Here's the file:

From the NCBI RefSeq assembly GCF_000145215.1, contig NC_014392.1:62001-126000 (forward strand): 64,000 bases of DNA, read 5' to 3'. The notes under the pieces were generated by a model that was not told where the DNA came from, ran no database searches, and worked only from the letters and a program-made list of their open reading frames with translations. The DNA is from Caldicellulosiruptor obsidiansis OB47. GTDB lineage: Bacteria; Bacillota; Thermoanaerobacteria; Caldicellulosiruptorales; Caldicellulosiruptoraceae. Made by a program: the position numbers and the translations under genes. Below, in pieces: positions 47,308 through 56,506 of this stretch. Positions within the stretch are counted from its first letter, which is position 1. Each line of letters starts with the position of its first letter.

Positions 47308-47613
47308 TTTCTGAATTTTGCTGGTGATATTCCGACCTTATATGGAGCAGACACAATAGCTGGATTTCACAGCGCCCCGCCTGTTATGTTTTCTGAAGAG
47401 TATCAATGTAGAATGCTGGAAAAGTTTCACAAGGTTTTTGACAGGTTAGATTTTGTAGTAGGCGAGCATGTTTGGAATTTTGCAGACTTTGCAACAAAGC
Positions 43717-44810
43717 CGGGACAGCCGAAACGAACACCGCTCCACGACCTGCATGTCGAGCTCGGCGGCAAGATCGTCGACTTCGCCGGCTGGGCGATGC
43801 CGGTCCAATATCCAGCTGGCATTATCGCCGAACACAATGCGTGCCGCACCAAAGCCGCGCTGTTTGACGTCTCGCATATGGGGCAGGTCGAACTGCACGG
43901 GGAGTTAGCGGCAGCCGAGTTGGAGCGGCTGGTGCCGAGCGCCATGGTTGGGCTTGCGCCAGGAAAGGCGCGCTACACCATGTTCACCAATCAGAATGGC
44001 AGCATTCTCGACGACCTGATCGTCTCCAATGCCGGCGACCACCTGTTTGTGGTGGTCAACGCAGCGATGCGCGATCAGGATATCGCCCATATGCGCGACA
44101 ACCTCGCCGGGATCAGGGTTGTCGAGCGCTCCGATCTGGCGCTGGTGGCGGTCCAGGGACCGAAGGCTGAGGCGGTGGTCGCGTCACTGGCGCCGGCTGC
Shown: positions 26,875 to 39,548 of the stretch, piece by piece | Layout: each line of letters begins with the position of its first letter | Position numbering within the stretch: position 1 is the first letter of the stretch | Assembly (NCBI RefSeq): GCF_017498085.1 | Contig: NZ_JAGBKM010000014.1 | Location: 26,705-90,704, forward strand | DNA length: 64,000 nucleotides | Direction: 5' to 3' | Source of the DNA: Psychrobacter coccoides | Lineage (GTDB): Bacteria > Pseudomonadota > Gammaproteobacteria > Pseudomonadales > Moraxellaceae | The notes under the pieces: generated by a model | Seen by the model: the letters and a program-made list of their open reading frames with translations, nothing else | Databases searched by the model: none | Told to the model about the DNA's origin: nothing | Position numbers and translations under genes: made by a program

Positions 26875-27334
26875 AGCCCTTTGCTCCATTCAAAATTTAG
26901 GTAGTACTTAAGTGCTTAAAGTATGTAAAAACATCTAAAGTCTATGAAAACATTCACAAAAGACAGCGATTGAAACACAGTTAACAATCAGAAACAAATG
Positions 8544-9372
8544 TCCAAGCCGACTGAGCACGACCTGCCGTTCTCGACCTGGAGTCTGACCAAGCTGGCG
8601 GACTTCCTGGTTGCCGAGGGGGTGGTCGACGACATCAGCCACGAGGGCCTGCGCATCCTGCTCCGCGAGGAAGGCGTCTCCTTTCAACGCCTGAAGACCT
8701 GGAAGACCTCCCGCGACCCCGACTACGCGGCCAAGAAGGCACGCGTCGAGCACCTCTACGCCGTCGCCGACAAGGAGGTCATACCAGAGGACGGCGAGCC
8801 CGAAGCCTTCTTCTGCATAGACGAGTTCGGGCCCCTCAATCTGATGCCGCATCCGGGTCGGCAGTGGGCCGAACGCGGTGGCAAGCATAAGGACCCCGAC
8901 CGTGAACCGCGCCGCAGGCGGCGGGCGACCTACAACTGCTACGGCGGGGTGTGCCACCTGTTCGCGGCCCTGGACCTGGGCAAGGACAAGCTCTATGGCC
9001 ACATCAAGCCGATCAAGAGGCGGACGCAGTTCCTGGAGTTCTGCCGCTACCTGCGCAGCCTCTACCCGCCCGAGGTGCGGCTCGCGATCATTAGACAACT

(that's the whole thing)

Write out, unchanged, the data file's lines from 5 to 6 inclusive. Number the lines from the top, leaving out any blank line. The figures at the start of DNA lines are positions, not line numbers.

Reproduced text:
Positions 43717-44810
43717 CGGGACAGCCGAAACGAACACCGCTCCACGACCTGCATGTCGAGCTCGGCGGCAAGATCGTCGACTTCGCCGGCTGGGCGATGC